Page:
Thanks to 'aquarium dumpers,' giant goldfish invade Lake Tahoe
Monster fish raise concern among scientists as goldfish are invasive species
Gigantic goldfish - something out of an absurd cartoon, have been found spawning in Lake Tahoe. Scientists trawling the lake for invasive fish species scooped up goldfish nearly a foot and-a-half long and weighing in at 4.2 pounds. There is reason for concern, as goldfish - regular or jumbo-sized are an invasive species that could interfere with Lake Tahoe's ecosystem.
It's not yet known whether the giant fish were introduced as fully grown adults, or while they were still small. Even a small creature can have a big impact, if there are enough of them.
The fish were probably dumped by aquarium owners. It's not yet known whether the giant fish were introduced as fully grown adults, or while they were still small. Even a small creature can have a big impact, if there are enough of them.
"The invasion is resulting in the consumption of native species," Chandra said. Scientists have noted that the goldfish are just one of several species of invasive warm-water fishes in Lake Tahoe. These types of fish excrete nutrients that cause algal blooms, which threaten to muddy Tahoe's clear waters.
Aquarium dumping has become a common practice in the United States and elsewhere, and it's taking a toll on native wildlife. A recent report on California's aquarium trade found that fish owners and importers are introducing hardy, nonnative aquatic species to California waters.
Scientists know that the practice of aquarium dumping is occurring because these species could not have ended up in these waters naturally. Between 20 and 69 percent of fish keepers surveyed in Texas admitted to dumping, according to Williams.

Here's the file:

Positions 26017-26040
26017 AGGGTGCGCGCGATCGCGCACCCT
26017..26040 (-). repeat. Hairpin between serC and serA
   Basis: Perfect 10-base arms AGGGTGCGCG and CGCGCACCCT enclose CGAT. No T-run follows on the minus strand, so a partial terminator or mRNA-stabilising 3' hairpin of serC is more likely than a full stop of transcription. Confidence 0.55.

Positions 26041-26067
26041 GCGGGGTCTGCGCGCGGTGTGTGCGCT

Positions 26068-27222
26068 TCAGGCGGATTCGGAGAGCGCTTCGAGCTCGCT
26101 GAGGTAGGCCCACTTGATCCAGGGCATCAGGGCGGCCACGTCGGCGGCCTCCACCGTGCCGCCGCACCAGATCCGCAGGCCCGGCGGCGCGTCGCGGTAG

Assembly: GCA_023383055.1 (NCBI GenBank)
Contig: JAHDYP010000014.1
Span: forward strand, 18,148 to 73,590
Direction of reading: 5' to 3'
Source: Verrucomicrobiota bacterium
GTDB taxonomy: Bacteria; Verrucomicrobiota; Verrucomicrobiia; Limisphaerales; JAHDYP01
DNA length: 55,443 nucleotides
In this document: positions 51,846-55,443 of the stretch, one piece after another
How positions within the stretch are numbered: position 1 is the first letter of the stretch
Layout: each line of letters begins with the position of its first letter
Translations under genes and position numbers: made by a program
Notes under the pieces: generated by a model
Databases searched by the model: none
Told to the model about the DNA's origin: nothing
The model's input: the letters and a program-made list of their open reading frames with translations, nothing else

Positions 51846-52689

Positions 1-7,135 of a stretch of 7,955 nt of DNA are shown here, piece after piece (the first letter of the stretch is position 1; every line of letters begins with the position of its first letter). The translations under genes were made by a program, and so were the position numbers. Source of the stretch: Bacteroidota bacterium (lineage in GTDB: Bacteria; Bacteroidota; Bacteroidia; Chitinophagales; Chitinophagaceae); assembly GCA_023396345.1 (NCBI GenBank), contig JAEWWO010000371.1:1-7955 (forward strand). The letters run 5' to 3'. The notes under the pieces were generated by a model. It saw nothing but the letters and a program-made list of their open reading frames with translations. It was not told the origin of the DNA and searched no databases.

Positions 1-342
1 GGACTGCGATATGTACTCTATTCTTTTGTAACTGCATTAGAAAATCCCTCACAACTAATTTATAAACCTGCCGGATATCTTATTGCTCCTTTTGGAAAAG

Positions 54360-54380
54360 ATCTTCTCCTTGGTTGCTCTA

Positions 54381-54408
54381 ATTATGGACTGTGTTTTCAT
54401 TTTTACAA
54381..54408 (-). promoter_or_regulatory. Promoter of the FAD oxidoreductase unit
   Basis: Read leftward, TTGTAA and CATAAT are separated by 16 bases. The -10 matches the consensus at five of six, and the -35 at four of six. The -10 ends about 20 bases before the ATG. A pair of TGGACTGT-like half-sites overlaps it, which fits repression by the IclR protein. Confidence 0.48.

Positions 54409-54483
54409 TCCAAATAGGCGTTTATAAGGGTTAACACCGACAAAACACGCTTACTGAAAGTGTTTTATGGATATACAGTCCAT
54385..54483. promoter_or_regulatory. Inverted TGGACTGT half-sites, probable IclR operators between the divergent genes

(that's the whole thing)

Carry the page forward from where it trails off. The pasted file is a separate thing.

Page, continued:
Other ways that invasive species find their way into natural ecosystems include aquaculture, live seafood, live bait, and fishing and recreation vessels. More than 11 million non-native marine organisms representing at least 102 species arrive at ports in San Francisco and Los Angeles alone.
The worst invaders include tropical fish, seaweed and snails. An example of one of the worst and most costly invaders was deadly type of seaweed known as Caulerpa, a type of algae that produces toxic compounds that kill off fish. Caulerpa was eradicated in 2000, at great expense from lagoons in Southern California.
Aquarium owners should be more careful when disposing of unwanted fish and other animals, Williams cautioned. "It's pretty simple: Don't dump your fish," she said.
Scientists suggest calling the pet shop that sold the fish or your state department of fish and wildlife. While euthanasia is another option, but simply flushing fish down the toilet can be problematic - for the fish and for your plumbing.
© 2014 - Distributed by THE NEWS CONSORTIUM
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